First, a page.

Power and Politics at the Seaside
The Development of Devon's Resorts in the Twentieth Century
Nigel J. Morgan and Annette Pritchard
Annette Pritchard is Senior Lecturer in the School of Hospitality, Leisure and Tourism at the University of Wales Cardiff. She was previously Senior Research Officer for the Wales Tourist Board and is editor of The Leisure Monitor. She is a co-author of Tourism, Promotion and Power: creating images, creating identities (John Wiley & Sons, 1998).
Nigel Morgan is Principal Lecturer and Director of Graduate Studies in the School of Hospitality, Leisure and Tourism at the University of Wales Cardiff. He was previously Tourism Development Officer for Vale of Glamorgan Borough Council. He is a co-author of Tourism, Promotion and Power: creating images, creating identities (John Wiley & Sons, 1998).
Contents Tourism, power and the historical perspective the British seaside in the 20th century resorts, communities and social tone in Devon creating the seaside image planning resort entertainment power and politics at the seaside.
... a welcome contribution to the field ...
Power and Politics at the Seaside Albion Spring
A technically well-researched account ... this book provides a useful addition to an important niche within the tourism literature and will, undoubtedly, be well referenced by writers addressing the much-studied theme of coastal resort decline and potential for revival.
Annals of Tourism Research, Vol. 28, No. 2
Students of the history of tourism are recommended to it as much as those studying tourism policy-making.
The place of the British seaside in academic study is strengthening, and this study is a splendid addition, with some nice illustrations ... The focus on power and politics is central and of immense interest. It is not unique to the Devon resorts, or indeed to seaside resorts in Britain, but parallels and echoes are to be found in the experience of any tourist destination.
Albion, Vol. 32, Issue 4, Winter
The politics of tourism development is a neglected field and this book provides a detailed and, at times, painful analysis of important themes in this context which will be of value to readers without a specific interest in Devon as a location ... The authors provide excellent illustrative archival material to support their analysis ... Their work is fascinating in its insights.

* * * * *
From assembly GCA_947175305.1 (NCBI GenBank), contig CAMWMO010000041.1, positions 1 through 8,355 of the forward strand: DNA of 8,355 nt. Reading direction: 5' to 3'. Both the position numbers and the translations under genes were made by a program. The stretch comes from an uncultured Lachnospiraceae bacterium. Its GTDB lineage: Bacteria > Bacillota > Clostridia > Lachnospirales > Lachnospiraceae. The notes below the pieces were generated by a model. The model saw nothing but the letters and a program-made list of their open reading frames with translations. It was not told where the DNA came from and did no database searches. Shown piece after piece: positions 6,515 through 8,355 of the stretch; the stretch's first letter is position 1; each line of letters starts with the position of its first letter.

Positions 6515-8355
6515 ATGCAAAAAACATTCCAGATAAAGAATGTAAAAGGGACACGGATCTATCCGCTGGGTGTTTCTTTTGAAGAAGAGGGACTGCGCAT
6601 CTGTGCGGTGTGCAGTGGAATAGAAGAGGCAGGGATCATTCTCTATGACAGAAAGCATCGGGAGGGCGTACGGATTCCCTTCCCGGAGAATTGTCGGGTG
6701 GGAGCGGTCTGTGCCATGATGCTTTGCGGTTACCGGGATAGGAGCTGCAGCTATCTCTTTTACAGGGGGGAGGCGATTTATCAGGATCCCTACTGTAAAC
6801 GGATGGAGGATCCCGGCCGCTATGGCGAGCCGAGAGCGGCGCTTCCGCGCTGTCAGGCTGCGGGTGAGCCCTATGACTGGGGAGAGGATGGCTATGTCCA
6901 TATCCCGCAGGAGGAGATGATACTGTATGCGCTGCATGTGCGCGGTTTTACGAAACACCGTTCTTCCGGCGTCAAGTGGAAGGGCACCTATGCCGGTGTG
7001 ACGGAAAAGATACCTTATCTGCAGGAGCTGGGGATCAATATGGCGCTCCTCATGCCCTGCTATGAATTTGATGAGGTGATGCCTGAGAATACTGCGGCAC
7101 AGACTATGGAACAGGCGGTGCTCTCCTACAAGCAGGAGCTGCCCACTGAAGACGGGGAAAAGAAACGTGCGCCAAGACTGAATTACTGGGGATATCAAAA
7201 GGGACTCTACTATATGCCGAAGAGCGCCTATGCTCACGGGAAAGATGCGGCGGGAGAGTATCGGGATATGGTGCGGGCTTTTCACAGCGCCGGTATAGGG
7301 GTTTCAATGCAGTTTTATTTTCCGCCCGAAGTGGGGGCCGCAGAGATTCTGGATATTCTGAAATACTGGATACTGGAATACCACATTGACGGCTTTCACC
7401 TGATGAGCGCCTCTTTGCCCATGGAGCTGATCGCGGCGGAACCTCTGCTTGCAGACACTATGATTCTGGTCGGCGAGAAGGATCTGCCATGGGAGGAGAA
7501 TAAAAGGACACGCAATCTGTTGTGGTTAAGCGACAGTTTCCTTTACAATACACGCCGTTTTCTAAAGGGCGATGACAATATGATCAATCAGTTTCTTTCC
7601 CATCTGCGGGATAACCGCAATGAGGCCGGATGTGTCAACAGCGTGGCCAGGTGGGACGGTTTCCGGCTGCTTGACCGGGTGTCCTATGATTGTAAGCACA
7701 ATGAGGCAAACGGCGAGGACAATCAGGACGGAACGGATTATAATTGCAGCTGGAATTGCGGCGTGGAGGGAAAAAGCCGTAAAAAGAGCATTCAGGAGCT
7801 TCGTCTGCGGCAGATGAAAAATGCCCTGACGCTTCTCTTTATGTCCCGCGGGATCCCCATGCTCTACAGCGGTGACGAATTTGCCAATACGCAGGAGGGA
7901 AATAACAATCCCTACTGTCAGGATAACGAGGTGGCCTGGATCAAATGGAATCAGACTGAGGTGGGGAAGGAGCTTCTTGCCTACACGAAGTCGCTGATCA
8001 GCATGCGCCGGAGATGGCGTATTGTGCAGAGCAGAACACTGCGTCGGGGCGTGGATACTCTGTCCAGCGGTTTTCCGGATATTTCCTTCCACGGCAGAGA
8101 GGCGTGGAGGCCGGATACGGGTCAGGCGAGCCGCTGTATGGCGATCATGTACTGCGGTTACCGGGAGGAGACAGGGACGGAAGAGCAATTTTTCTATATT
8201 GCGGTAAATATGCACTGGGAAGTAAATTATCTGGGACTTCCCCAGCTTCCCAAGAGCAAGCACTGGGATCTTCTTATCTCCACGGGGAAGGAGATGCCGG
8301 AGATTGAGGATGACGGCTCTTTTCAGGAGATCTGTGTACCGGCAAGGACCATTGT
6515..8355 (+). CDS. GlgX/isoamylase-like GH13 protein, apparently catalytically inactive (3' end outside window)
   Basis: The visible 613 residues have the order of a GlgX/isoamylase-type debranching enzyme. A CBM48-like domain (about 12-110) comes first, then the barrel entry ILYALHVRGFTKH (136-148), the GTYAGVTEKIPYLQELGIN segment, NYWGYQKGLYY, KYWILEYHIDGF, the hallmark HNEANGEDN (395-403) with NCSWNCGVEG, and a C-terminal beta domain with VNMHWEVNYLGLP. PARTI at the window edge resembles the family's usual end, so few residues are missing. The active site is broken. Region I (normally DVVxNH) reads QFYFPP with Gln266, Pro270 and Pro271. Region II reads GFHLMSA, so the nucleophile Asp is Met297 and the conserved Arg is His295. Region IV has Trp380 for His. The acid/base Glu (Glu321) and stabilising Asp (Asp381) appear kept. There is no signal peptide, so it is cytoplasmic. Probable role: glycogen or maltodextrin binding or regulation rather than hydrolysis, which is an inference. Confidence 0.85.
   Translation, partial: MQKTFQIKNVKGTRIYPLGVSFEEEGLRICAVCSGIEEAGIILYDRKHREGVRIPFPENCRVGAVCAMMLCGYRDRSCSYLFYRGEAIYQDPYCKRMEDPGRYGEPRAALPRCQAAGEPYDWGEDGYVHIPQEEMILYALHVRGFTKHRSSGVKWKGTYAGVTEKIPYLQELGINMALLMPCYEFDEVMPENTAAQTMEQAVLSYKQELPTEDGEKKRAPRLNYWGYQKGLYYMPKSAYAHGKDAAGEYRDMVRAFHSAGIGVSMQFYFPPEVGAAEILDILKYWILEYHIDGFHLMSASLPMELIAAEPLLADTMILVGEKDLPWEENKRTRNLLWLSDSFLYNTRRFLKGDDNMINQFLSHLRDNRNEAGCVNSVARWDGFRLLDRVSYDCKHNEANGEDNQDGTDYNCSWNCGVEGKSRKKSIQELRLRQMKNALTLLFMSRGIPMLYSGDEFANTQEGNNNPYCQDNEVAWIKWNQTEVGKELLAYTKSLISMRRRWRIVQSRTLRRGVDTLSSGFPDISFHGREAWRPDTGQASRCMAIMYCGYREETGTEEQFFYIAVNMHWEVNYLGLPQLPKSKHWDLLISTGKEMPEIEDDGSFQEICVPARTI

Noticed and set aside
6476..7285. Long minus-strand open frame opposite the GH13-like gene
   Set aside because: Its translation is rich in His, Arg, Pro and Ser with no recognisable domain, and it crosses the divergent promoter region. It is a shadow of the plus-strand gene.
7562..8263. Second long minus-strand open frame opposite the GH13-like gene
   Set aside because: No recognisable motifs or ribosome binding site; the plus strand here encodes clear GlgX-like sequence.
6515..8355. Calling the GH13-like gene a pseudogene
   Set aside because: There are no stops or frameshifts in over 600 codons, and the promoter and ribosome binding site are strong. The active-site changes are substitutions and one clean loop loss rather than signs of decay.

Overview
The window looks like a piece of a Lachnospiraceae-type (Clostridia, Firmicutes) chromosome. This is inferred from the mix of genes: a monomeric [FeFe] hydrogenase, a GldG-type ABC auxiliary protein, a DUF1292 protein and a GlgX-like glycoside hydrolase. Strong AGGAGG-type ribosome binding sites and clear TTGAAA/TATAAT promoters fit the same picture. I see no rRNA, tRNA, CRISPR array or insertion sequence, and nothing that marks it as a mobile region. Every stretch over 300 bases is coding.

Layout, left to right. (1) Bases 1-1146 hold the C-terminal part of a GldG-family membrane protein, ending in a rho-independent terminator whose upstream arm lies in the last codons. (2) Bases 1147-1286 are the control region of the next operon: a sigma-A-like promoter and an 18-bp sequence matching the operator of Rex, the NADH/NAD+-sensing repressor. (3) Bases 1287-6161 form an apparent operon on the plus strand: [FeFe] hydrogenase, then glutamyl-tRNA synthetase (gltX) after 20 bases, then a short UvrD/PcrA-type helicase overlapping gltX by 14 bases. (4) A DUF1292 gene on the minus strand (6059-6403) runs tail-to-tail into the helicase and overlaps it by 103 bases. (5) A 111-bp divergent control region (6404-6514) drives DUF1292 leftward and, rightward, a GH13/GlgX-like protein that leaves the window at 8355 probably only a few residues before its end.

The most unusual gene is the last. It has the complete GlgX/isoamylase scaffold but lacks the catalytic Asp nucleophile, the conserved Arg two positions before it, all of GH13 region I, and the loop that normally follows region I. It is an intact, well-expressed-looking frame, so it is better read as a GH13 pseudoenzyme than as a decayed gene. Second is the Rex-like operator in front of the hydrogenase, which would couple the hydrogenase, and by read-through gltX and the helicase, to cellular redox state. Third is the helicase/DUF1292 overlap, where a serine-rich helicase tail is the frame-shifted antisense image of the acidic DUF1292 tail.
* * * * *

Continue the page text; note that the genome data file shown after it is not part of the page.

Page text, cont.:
Annals of Tourism Research, Vol. 28, No. 2)
[The book] is particularly to be welcomed for opening up a number of twentieth century themes in tourism in an historically aware manner. Reading overall as a cultural and political analysis, it usefully complements and refreshes a field which will welcome this contribution to the debate.
International Journal of Maritime History, Vol. XII, No. 2
To an unusual extent, this book shows awareness of the parallel literatures both of the social history of tourism and leisure, and of the mix of economics, anthropology, geography and cultural studies (including the new cultural geography) which provides the dominant influences on tourism studies. An important part of the authors' agenda involves making tourism studies aware of the importance of history ... But the ideas should also travel in the opposite direction, making historians more aware of the importance of tourism and the issues it raises. The themes Morgan and Pritchard choose to emphasize are of particular interest to urban historians ... This is a well-constructed, original and sustained analysis which should interest a wide range of readerships across several disciplines ... A very good book whose efforts to pull together disparate constituencies merit high praise.
Urban History, Vol. 28, no. 3
This book is carefully and well researched, making good use of local tourism reports and the press, and is especially strong in following the promotional literature of the Devon resorts ... A useful reminder of the importance of the sea coast in the development of tourism in the last century. Those unfamiliar with the current issues in tourism studies will also find the book a good introduction to the field.
Size: 239 x 163 mm
Publication: October 1, 1999
Series: Exeter Maritime Studies